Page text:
If I were to say you had a 100 percent chance of being hit by a car if you stood in the road for 5 minutes, would you consider it? How about a 50 percent chance? A 10 percent chance? Even a 1 percent chance? What if there was some sort of incentive, like a new car? Although this scenario may seem a bit ridiculous, it is not so different from coastal management decisions. Residents place themselves at risk to enjoy the many resources coastal areas provide. When it comes to the environment no one can ever provide 100 percent certainty, but how much information is really needed to make practical and informed decisions? In academic and scientific settings a confidence interval of 95 percent is preferred, but is it realistic to make decision based on a confidence of 95 percent? For me a 1 percent chance is enough to know standing in the road would be a poor decision and that is the difficulty with coastal management decisions; each situation, with its innumerable variables, must be evaluated individually.
There are two primary views on the precautionary principle:
- 1992 Rio Declaration of the United Nations Conference on Environment and Development stated “Where there are threats of serious or irreversible damage, lack of full scientific certainty shall not be used as a reason for postponing cost-effective measures to prevent environmental degradation” (Sandler, 2013).
- The Wingspread Statement, “When an activity raises threats of harm to human health or the environment, precautionary measures should be taken even if some cause-and-effect relationships are not fully established scientifically” (Sandler, 2013).
The difficulty in implementing the precautionary principle is simply due to the uncertainty and the lack of scientific evidence. However, environmental experimentation on the scale necessary to mitigate or proactively address climate impacts is unrealistic and could have possibly catastrophic effects. So the question is how much evidence is enough to reduce the uncertainty to levels where policy can be not just formulated but implemented?
Ironically, the same complexity and uncertainty of climate science drive the need for the best available knowledge of natural systems. This complexity and uncertainty is often a barrier to action in policy due to the minimal availability of site-specific predictions (Tobey et al. 2010). Pittock (2010) probably best explains why uncertainty should not inhibit decision making:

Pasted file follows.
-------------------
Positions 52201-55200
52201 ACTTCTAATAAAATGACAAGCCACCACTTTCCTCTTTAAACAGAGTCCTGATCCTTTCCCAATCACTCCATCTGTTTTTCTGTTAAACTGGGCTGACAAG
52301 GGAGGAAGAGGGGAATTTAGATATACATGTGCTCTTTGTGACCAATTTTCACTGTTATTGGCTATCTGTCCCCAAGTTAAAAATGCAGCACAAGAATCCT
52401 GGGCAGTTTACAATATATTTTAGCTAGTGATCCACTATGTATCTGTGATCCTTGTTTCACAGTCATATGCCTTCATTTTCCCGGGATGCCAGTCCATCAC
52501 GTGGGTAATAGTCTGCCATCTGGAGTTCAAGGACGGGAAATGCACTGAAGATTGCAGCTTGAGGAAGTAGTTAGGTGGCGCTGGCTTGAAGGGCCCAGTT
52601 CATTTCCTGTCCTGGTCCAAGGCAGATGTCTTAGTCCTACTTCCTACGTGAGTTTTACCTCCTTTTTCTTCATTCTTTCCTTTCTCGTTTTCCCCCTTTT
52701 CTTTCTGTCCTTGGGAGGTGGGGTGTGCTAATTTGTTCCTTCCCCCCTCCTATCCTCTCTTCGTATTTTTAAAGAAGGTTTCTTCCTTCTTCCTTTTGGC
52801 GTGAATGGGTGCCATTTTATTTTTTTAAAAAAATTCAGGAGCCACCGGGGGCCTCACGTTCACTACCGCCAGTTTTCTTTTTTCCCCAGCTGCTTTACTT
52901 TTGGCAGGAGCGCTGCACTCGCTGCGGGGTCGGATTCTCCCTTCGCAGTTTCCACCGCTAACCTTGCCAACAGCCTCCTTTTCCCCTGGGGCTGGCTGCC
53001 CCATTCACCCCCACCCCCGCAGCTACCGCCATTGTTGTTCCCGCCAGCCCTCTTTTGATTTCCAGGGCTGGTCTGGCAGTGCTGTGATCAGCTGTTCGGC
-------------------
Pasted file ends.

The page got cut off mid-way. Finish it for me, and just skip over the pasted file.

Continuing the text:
- “The real world does not operate on certainties: it lives with uncertainties and makes decisions on the basis of conscious or unconscious assessments of probabilities, often without expert advice. It is better that we provide timely informed estimates than decision makers not expert in the areas make their own guesses. It is a matter of responsible risk management.”
In an effort to better make informed decisions, many organizations have turned to creating digital tools not only to educate the general public, but also those making critical coastal management decisions. These tools and visualizations provide a vast array of information ranging from highly accurate coastal lidar used to develop inundation maps to more simplified methods of creating representative images of what sea level rise may look like in the future. The greatest success comes from a combination of developing the tools using the best available data and creating an avenue to disseminate the data. Here at NOAA’s Office for Coastal Management, the delivery mechanism for all of web-based products is the Digital Coast, however there are a variety of available products. Below are a few highlights:
“Many different partners and groups, and several Center-led data projects, have contributed to the lidar data collection housed and distributed by the NOAA Office for Coastal Management. The data span more than a decade and were collected using several different sensors. The collection includes data from topographic and bathymetric lidar sensors. Data are available for all of the coastal states and range from shoreline strips to full county coverage. The products have been delivered to the Office in various formats, projections, datums, and units. Once received, the data are reviewed, checked for errors, and standardized in a single format, projection, and datum.”